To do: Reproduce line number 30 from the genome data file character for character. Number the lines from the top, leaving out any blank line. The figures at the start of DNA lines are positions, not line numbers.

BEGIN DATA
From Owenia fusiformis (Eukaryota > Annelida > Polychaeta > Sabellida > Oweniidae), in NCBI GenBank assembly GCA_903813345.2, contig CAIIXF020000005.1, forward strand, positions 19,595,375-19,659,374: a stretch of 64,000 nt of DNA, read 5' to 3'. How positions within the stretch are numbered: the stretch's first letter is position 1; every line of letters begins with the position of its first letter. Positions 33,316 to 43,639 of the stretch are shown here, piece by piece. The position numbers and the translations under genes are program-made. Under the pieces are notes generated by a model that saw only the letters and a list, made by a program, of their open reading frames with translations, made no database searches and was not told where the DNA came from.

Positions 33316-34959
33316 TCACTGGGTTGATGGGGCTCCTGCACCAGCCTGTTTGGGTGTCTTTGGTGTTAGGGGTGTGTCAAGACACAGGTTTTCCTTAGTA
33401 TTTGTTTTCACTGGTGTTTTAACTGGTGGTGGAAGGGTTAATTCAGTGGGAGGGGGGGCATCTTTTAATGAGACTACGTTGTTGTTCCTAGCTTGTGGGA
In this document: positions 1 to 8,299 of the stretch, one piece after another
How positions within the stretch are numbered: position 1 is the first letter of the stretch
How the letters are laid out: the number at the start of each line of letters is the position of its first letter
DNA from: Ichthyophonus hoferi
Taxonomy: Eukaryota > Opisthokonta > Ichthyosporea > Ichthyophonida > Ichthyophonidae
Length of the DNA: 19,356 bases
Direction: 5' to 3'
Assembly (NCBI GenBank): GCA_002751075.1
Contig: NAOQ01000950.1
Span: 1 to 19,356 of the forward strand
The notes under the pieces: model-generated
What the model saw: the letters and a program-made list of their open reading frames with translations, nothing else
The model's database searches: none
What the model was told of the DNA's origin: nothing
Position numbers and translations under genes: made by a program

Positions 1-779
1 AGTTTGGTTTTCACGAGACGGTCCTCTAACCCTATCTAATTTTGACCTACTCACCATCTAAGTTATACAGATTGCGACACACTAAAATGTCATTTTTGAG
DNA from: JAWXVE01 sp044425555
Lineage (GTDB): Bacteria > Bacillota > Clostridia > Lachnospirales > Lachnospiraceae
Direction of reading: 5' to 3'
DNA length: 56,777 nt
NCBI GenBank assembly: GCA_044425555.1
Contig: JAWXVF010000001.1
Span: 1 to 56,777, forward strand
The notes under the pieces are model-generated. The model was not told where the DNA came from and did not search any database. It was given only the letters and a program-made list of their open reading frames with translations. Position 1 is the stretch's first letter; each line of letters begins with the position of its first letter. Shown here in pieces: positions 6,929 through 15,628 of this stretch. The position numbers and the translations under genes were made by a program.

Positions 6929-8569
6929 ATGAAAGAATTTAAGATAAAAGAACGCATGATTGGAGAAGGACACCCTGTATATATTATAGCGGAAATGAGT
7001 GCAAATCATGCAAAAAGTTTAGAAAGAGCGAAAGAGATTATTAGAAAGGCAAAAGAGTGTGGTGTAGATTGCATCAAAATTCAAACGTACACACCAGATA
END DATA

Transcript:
Positions 6929-8569